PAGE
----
By John Ikani
The Tigray People’s Liberation Front (TPLF) has disputed recent statements made by African Union (AU) mediator Olusegun Obasanjo that Eritrean forces have withdrawn from Ethiopia’s northern Tigray region following a truce to end two years of civil war.
TPLF official, Professor Kindeya Gebrehiwot presented evidence in form of an undated picture of Eritrean soldiers in the town of Shire, claiming that the troops are still present in Tigray and not at the border.
He said “The fact is Eritrean forces are still in Tigray, not at the borders! This recent picture shows Eritrean forces in Shire. Tigray had handed over heavy weapons. Eritrean and non-ENDF forces should have concurrently left Tigray as per the pact.”
TPLF spokesperson Getachew Reda also criticized Obasanjo’s comments and said that AU officials should “do their job first before such remarks are made.”
The TPLF, as part of the peace deal with Prime Minister Abiy Ahmed’s administration, has been handing over heavy arms to federal troops.
In addition, TPLF-run Dimtsi Weyane TV reported that an Amhara militia group is allegedly forcing residents in a disputed area between the Tigray and Amhara regions to register as ethnic Amhara.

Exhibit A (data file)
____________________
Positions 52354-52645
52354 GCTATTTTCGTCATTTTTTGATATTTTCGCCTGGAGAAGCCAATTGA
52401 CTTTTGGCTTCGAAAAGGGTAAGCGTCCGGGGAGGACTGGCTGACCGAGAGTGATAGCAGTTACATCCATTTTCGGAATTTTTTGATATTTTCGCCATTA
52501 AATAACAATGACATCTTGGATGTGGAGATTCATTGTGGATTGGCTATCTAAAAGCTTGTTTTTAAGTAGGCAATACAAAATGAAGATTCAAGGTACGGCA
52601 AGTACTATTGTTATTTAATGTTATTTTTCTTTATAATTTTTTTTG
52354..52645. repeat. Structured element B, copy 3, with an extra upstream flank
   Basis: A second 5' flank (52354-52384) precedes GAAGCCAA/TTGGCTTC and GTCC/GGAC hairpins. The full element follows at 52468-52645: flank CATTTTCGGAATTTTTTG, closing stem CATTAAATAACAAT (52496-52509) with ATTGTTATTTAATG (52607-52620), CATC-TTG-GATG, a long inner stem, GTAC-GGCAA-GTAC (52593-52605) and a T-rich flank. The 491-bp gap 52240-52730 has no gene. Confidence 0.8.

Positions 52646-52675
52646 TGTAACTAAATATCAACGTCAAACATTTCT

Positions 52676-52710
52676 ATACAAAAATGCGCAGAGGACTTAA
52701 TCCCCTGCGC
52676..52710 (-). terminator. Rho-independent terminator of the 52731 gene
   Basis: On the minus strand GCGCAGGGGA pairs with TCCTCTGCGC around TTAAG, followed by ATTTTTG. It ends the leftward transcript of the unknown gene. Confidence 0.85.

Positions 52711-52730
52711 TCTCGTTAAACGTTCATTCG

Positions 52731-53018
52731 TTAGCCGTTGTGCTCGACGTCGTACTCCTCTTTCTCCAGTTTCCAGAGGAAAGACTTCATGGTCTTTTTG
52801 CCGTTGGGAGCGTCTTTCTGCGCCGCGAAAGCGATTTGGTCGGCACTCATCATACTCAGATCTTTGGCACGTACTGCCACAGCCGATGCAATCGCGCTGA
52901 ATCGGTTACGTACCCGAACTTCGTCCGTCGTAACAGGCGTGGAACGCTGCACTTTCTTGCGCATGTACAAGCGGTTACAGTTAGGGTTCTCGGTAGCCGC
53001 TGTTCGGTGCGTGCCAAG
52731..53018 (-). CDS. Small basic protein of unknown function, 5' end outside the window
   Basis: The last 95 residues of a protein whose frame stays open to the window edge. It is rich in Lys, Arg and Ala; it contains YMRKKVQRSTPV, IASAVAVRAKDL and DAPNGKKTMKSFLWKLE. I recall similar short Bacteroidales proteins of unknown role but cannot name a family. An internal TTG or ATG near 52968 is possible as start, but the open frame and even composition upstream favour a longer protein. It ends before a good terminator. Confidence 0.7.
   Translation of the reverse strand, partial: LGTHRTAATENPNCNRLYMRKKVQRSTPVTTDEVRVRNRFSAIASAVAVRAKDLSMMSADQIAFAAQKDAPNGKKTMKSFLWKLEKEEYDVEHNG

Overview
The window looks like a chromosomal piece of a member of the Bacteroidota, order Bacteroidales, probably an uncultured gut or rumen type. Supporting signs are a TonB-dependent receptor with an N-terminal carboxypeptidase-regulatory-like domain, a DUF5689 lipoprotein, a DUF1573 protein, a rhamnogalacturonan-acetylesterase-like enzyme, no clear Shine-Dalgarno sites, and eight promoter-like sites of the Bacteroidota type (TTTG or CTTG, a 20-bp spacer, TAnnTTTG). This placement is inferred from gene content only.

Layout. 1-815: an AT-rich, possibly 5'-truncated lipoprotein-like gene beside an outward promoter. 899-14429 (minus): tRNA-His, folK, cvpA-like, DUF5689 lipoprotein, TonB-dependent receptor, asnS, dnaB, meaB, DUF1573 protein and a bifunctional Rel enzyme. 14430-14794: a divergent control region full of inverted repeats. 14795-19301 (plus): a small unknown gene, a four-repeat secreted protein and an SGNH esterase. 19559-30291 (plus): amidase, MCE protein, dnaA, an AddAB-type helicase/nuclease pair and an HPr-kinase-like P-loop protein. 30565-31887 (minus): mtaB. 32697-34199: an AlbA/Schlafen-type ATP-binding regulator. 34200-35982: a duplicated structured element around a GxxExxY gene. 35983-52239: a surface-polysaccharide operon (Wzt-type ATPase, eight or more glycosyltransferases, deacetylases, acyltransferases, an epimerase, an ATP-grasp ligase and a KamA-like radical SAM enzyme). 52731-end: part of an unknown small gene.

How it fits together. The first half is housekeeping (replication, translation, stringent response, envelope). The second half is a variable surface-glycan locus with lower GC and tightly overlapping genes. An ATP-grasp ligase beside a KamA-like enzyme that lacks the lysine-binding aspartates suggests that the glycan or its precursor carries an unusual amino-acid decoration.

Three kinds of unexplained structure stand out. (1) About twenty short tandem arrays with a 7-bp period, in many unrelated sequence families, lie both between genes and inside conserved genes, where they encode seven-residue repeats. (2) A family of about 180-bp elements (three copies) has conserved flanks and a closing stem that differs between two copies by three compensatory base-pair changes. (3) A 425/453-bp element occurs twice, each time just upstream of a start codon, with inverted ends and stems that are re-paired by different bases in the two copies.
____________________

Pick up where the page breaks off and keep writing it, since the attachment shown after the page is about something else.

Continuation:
The Wolkayit-Tsegede region was captured by Amhara forces during the civil war, leading to deadly violence.
The ongoing dispute over the Eritrean withdrawal casts doubts over the effectiveness of the peace deal and the AU’s role in mediating the conflict.
The situation remains tense and it’s unclear what the next steps will be to resolve the issue and ensure a lasting peace in the region.
Why was Eritea involed in Ethiopia-Tigray conflict?
Eritrea became involved in the Ethiopia-Tigray war, also known as the Tigray conflict, in November 2020 when Ethiopian Prime Minister Abiy Ahmed launched a military operation against the TPLF which he accused of attacking a military base.
The TPLF, which had previously been a powerful political force in Ethiopia, had been sidelined by Abiy’s government and had been at odds with him for some time.
Eritrea, which has a long-standing border dispute with Ethiopia and has historically had a tense relationship with the TPLF, reportedly supported Abiy’s military operation by providing troops and equipment to fight alongside Ethiopian federal forces.
Eritrean President Isaias Afwerki has denied that Eritrean troops were involved in the conflict, but there have been multiple reports and evidence suggesting otherwise.
Eritrean involvement in the conflict has been widely criticized by human rights organizations and the international community.
The involvement of Eritrean troops in the war has been reported to have caused mass killings and forced displacement of the population in Tigray, along with reported human rights abuses.